Pakistan allows politics in militant-infested areas
ISLAMABAD (Reuters) - Pakistani President Asif Zardari lifted on Friday a ban on political activity in the ethnic Pashtun tribal belt on the Afghan border in an apparent move to loosen the grip of militants on the lawless area.
Pakistan's seven tribal regions, known as the Federally Administered Tribal Areas (FATA), are semi-autonomous and have never been fully integrated into the country's administrative and political system.
The FATA is a major sanctuary for al Qaeda and the Taliban plotting violence in Pakistan, Afghanistan and beyond and analysts have long argued for it to be fully integrated with the rest of Pakistan and brought under government writ.
Zardari, speaking at a ceremony to mark the anniversary of Pakistan's independence from Britain in 1947, said Pashtun tribesmen deserved to be treated the same as other Pakistanis.
"We have allowed political activities in FATA from today," Zardari said.
The FATA is governed under a system inherited from British colonialists with a government-appointed political agent ruling through the tribes, which observe their centuries-old codes, not Pakistani laws.
Political parties have not been allowed to operate in the FATA which analysts say helped to create a vacuum for hardline Muslim clerics to exploit.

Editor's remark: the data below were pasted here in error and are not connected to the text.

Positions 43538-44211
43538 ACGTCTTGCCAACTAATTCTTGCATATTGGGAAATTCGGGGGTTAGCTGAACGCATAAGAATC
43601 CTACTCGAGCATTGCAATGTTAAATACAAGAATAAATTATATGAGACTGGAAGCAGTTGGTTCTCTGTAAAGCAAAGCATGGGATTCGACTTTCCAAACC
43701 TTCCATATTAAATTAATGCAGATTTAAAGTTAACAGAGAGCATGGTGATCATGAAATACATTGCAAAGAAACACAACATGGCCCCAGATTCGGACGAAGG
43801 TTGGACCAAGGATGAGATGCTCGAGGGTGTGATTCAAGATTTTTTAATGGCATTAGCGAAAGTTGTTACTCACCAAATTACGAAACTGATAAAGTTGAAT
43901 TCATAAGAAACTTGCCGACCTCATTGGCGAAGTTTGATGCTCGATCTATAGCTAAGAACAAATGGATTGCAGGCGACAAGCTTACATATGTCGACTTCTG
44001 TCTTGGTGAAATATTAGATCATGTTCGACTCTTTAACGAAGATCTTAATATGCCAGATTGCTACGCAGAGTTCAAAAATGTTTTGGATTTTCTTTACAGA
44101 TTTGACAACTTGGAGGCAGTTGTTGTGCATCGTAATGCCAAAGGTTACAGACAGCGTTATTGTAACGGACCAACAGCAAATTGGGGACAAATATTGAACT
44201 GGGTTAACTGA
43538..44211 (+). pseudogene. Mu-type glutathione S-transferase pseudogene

"We don't think they should have a different identity. We think whoever has Pakistani citizenship, all Pakistani laws should apply," Zardari said.
Nuclear-armed Pakistan's efforts to suppress militants on its side of the border are vital for a U.S.-led bid to stabilise Afghanistan, where Taliban have threatened to disrupt an August 20 presidential election.
SONG AND DANCE IN SWAT
Zardari said a "handful of terrorists" had tried to impose their writ on Pakistan but the military had foiled their designs.
The military has in recent weeks driven militants from the Swat valley, in North West Frontier Province, and has been attacking Taliban in several parts of FATA including South Waziristan.
In a major blow to the militants, Baitullah Mehsud, the leader of Pakistani Taliban and an al Qaeda cohort, was believed to have been killed in a missile strike by a CIA-operated drone in South Waziristan last week.
Pakistani and U.S. officials are almost certain that Mehsud, blamed for a wave of bomb attacks across Pakistan, including one that killed Zardari's wife, former prime minister Benazir Bhutto in 2007, has been killed though his aides insist he is alive.
In the former tourist valley of Swat, where the Taliban had banned music and girls' education, hundreds of people including many women attended a music and dance show to celebrate Independence Day.
"It's as if we've won independence today," said Afshan, a woman teacher at the celebration. "Thank God we've got rid of the Taliban. I hope and pray they never return."
In South Waziristan, the Taliban fired three rockets at a military headquarters during independence celebrations. They had earlier circulated leaflets warning people not to attend any official celebration.
No one was hurt in the attack, security officials said, and the military responded with heavy artillery fire at militant positions on the outskirts of Wana, the region's main town, residents said.
(Additional reporting by Junaid Khan in Swat, Hafiz Wazir in Wana; Editing by Robert Birsel and Sugita Katyal)
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